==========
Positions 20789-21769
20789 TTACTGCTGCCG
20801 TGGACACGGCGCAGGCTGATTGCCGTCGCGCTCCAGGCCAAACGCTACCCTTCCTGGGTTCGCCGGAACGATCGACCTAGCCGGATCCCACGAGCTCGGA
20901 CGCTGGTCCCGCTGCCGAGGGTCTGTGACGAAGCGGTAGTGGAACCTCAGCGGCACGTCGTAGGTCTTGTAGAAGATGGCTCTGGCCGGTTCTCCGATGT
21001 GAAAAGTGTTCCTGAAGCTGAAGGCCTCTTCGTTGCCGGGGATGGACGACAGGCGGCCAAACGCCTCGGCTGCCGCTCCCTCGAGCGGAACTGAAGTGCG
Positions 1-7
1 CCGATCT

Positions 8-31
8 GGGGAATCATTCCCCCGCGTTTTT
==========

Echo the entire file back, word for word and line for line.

Positions 20789-21769
20789 TTACTGCTGCCG
20801 TGGACACGGCGCAGGCTGATTGCCGTCGCGCTCCAGGCCAAACGCTACCCTTCCTGGGTTCGCCGGAACGATCGACCTAGCCGGATCCCACGAGCTCGGA
20901 CGCTGGTCCCGCTGCCGAGGGTCTGTGACGAAGCGGTAGTGGAACCTCAGCGGCACGTCGTAGGTCTTGTAGAAGATGGCTCTGGCCGGTTCTCCGATGT
21001 GAAAAGTGTTCCTGAAGCTGAAGGCCTCTTCGTTGCCGGGGATGGACGACAGGCGGCCAAACGCCTCGGCTGCCGCTCCCTCGAGCGGAACTGAAGTGCG
Positions 1-7
1 CCGATCT

Positions 8-31
8 GGGGAATCATTCCCCCGCGTTTTT